That most familiar of war words "Boche" has an interesting pre-war history. Originally it had nothing to do with the German, and it was not so applied until after the war of 1870. It originally signified "a bad lot." Zola, in "L'Assommoir," called the Alsatian concierges "les boches"; later Germans were described as Alboches (Allemend-boche), and then the al was dropped. Boche, in France, became the parent of such words as bochiser, to Germanise, bochonnie, Germany, and bochonnerie, German villainy.

Two slang words which apparently could mean anything whatever were "oojar" and "gadget." The latter was applied to almost every device or appliance used by soldiers and airmen, and when they were at a loss for a word to express their feelings about a circumstance. Person or thing they invariably described it as an (adjective to oojar or oojiboo).

Researching Canadian Soldiers of the First World War


Posted by regimentalrogue at 12:01 AM EDT
Updated: Monday, 10 October 2016 10:51 AM EDT
Sunday, 2 October 2016

British Compiling Dictionary to Preserve Slang of Tommy (1921)
Topic: Soldier Slang

British Compiling Dictionary to Preserve Slang of Tommy

Words and Phrases Used by English Soldiers in the Trenches to Be Placed in Museum—Seek History of Words

St. Petersburg Times, 19 November 1921

London, No. 18.—An effort is to be made to preserve in the British museum the war time slang of the British Tommy. For the benefit of the students of the great war a dictionary is in the course of compilations dealing with the many words and phrases born of the war.

The secretary of the imperial war museum has issued a request for notes on the subject giving the slang terms used in the British army, together with the meaning of the words and, if possible, their derivation.

Much of this slang was a legacy of the old regular soldier at Mons and originated for the most part in the east. The most popular and most romantic and sentimental was "blighty." That is now almost universally used. It was derived from the Hindustani and means home.

However, the history of such expressions as "kip," "posh," "wangle," "eyewash," "swank," "square pushing" or "wind-up" is not yet written, and the secretary aforesaid is now carefully collating his data. In his request for data the secretary naively suggests "that, of course, many of the army terms are not polite and hardly fit for publication."

As a rule, however, the slang of the British Tommy has a much more wholesome derivation than most of the French "argot les tranches."

One Trench Language

Perhaps the most astounding thing about the army slang of the British is the generality of its uses. Those knowing Great Britain know that the dialect of no two counties is alike. The accent of the Lancashiremen is as different as possible from that of his neighbor, the Yorkshireman, while the troops from Northumberland were completely and wonderfully unintelligible to the rest of the British Army. Many of the Welsh regiments, too, could speak no other language, but their native Welsh. Yet the language of the trench was the same for all.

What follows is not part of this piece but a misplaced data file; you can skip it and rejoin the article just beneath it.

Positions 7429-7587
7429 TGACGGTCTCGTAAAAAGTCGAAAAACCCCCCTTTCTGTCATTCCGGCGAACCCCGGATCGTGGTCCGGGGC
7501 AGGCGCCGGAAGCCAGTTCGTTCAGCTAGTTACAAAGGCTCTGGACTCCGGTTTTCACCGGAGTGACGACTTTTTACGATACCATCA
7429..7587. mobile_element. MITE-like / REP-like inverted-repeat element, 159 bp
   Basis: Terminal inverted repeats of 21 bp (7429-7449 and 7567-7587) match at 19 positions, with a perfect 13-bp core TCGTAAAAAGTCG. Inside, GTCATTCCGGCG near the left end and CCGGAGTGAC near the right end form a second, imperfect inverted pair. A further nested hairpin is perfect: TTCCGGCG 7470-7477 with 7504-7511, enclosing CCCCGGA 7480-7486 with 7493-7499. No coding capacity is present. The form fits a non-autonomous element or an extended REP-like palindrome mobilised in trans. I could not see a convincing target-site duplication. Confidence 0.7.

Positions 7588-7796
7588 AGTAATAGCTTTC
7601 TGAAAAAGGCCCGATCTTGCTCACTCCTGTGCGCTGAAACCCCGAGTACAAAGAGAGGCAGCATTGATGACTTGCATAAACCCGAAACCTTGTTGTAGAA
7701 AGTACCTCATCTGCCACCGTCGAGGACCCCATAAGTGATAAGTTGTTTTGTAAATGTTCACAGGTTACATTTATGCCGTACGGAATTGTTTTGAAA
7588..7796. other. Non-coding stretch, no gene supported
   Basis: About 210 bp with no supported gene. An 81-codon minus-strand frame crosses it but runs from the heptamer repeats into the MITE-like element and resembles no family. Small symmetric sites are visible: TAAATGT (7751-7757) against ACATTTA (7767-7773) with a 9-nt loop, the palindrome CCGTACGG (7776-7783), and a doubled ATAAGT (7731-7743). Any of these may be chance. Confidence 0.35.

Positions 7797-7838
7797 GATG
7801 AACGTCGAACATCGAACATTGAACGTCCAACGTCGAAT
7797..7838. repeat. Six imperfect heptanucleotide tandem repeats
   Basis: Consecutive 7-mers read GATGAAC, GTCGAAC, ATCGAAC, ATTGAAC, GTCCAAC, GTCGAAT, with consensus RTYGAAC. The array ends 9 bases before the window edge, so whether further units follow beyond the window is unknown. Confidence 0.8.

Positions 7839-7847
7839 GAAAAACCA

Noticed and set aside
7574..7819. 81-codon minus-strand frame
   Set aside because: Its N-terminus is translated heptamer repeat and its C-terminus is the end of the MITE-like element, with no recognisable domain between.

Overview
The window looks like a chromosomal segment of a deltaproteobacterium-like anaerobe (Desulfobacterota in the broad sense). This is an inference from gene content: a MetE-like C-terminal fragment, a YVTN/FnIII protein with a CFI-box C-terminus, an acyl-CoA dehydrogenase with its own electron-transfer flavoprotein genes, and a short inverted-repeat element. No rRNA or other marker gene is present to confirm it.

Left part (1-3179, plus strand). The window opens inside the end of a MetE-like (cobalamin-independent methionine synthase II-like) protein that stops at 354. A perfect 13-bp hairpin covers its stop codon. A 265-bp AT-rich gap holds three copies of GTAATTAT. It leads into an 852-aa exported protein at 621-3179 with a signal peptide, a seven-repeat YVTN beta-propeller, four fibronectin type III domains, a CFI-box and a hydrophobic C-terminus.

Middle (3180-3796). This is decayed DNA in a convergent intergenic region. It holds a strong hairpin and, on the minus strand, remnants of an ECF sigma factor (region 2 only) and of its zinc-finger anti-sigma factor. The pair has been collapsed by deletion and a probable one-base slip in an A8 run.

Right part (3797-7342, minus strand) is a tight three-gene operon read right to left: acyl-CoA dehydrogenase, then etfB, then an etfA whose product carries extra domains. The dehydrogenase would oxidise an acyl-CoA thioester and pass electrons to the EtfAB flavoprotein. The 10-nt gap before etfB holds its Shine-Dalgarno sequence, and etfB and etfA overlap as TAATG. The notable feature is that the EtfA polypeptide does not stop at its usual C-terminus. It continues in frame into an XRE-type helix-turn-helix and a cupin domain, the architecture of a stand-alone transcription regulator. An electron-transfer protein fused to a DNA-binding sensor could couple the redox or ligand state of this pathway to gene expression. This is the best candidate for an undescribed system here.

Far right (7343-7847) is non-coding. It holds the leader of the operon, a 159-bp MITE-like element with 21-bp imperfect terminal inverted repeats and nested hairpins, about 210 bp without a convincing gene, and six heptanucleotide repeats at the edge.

To all a "brass hat" was a staff field officer. True, the Scotsman put two extra "rs" into it, and the Northumbrian, as he is wont, "gutturalled" the "r" and made it appear like—well, certainly nothing which could be printed.

Some of the examples are as follows:

  • Air-flappers—Army signallers.
  • Archie—An anti-aircraft gun. (Probably a corruption of air-craft.)
  • Bully—Bully Beef—Tinned corned beef. (A relic of South Africa.)
  • Buchshee—Anything which is to spare or can be borrowed. (Derived from the African beggars' terms backsheesh.)
  • Blighty—Home, England. (Hindustani.)
  • Bynt—A young woman (Arabic).
  • Cushy—Soft. (Derived from cushion. A cushy wound is a slight wound. A cushy job is a task which can be performed sitting down.)

Some Hindu, Too.

  • Dekko—To look. (Hindustani.)
  • Eyewash—Over-elaboration, generally in some scheme to hoodwink a general.
  • Emma Gees—The signalling term for the initials M.G., i.e., machine gunner.
  • Jerry—A German soldier.
  • Kip—To sleep; a bed.
  • Lancejack—A lance corporal.
  • Leaf—Leave of absence (Corruption of leave.)
  • Monjy—Bread, or something to eat. (Corruption of the French.)
  • Posh—Ultra smart.
  • Padre—An army chaplain.
  • Quarter bloke—The quartermaster.
  • Red Cap—An army policeman who wears a red cap.
  • Scupper—To wipe out completely.
  • Square Pushing—To walk out with a sweetheart in a soldier's best uniform.
  • Sapper—An engineer.
  • Swanking—Four-flushing.
  • Snob—The regimental bootmaker.
  • Snips—The regimental tailor.
  • Wangle—To achieve an objective by doubtful means. "Wangling leaf" means to get leave of absence by giving a false reason.
  • Wind-up—To be nervous and apprehensive. It does not necessarily mean frightened; many of the bravest soldiers confessed to having the "wind up." In the officers' mess it was known generally as the "vertical breeze" or the "draught."
  • Researching Canadian Soldiers of the First World War


Posted by regimentalrogue at 12:01 AM EDT
Updated: Friday, 23 September 2016 9:25 PM EDT
Wednesday, 13 May 2015